I’m a fan. No doubt about it. And I seem to be more of a fan as the years go by. But will I ever convert to Catholicism? Serious Protestant converts to Catholicism seem to be of two kinds: People in search of authority, and those who are tired. Guess which one I am?

Comments

  1. ….Man, I miss Michael.

    So much in this article I identify with. Catholicism is a big tent with lots of subcultures living underneath. Michael calls out two of my personal theological favorites, Brown and Meier. He also goes on to talk about the mystical side, contemplation, and experiencing silent retreats (which I am about to do in a few hours with anticipation). While the intellectual side stimulates my mind, the mystical side has done much to bring me closer to God, or to get me moving again when I hit the wall or hung too long by the side of the road or when I am going through a dry period.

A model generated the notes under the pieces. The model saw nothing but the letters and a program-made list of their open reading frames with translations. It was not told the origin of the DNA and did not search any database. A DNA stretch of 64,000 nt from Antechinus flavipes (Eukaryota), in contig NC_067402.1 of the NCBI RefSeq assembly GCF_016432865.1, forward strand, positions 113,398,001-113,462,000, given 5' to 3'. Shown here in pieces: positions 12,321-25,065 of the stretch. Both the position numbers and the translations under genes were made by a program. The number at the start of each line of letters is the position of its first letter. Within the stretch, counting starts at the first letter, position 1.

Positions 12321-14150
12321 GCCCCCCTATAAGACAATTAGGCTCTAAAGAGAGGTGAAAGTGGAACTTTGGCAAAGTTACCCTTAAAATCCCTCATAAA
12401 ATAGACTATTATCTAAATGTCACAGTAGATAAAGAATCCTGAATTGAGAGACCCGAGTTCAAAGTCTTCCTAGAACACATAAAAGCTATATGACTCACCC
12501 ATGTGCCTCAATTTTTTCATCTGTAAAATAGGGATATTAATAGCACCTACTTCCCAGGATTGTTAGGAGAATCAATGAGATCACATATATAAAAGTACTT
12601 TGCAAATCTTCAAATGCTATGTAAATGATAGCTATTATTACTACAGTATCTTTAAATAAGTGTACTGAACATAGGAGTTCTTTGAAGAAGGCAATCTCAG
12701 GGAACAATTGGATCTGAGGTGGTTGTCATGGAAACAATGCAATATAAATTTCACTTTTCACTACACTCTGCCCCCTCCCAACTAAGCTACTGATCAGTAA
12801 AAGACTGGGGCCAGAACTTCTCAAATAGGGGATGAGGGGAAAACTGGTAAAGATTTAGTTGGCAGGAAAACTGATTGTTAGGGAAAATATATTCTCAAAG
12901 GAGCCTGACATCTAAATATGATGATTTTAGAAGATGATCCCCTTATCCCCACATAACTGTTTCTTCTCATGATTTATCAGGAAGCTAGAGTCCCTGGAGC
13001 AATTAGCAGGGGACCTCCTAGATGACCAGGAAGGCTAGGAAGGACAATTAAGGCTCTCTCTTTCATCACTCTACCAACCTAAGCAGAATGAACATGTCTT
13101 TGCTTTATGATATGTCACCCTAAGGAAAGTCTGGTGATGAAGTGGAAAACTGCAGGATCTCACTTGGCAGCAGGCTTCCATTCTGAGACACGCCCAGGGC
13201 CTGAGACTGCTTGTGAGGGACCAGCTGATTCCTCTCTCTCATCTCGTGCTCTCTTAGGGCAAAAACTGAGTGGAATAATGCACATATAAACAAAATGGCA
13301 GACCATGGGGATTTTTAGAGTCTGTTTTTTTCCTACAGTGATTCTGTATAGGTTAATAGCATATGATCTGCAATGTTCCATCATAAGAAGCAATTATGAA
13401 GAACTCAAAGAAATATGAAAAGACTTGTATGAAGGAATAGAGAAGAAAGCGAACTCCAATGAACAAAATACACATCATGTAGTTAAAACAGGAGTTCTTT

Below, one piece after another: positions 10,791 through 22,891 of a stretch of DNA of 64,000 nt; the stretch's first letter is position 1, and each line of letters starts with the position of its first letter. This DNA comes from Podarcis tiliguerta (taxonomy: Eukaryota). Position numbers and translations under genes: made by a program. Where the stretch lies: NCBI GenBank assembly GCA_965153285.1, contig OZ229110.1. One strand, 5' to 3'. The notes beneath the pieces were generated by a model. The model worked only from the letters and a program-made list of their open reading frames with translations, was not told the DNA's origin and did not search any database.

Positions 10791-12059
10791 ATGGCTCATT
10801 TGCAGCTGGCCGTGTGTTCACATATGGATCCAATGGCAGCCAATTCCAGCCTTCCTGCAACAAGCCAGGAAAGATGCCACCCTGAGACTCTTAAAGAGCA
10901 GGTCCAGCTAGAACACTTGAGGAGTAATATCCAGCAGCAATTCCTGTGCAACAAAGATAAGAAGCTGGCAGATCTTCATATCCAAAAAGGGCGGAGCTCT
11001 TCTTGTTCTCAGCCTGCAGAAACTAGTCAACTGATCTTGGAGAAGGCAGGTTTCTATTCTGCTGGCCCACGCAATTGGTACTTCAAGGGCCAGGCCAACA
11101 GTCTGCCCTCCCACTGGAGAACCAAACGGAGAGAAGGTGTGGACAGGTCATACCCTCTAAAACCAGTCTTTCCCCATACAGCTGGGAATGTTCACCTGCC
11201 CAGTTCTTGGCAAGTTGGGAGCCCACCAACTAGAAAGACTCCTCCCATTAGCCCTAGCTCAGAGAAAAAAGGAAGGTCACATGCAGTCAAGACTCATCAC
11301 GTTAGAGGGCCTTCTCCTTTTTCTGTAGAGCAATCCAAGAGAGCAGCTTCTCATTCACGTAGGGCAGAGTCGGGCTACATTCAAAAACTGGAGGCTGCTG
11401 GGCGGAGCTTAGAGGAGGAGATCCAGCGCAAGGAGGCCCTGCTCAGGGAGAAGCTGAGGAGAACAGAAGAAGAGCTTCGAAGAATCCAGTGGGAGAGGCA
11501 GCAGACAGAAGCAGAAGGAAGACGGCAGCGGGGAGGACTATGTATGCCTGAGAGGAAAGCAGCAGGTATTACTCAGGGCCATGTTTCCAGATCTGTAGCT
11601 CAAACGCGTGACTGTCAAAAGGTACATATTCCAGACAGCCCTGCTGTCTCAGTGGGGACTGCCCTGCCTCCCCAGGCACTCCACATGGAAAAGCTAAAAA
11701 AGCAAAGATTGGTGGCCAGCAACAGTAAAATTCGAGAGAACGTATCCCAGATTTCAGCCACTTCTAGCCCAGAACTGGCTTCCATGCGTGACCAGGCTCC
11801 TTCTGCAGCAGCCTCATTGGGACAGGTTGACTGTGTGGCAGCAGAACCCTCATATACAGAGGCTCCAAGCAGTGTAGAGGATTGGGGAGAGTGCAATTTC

I admit there is also a lot of luke warm participation from those who are only involved from a cultural or generational perspective but those who wish to delve deeper can find a whole treasure trove of learning, closeness and spirituality. And I can feel sad or suffer or experience failure without feeling that I must not be doing something right for God.

    “When I worship with the monks at Saint Meinrad, I actually feel I am worshipping with God’s church, and not listening to an infomercial. The dignity, beauty and depth of the Catholic liturgy remains even after the ravages of Vatican II and decades of modernistic tinkering.” – AMEN!

    Good stuff!!!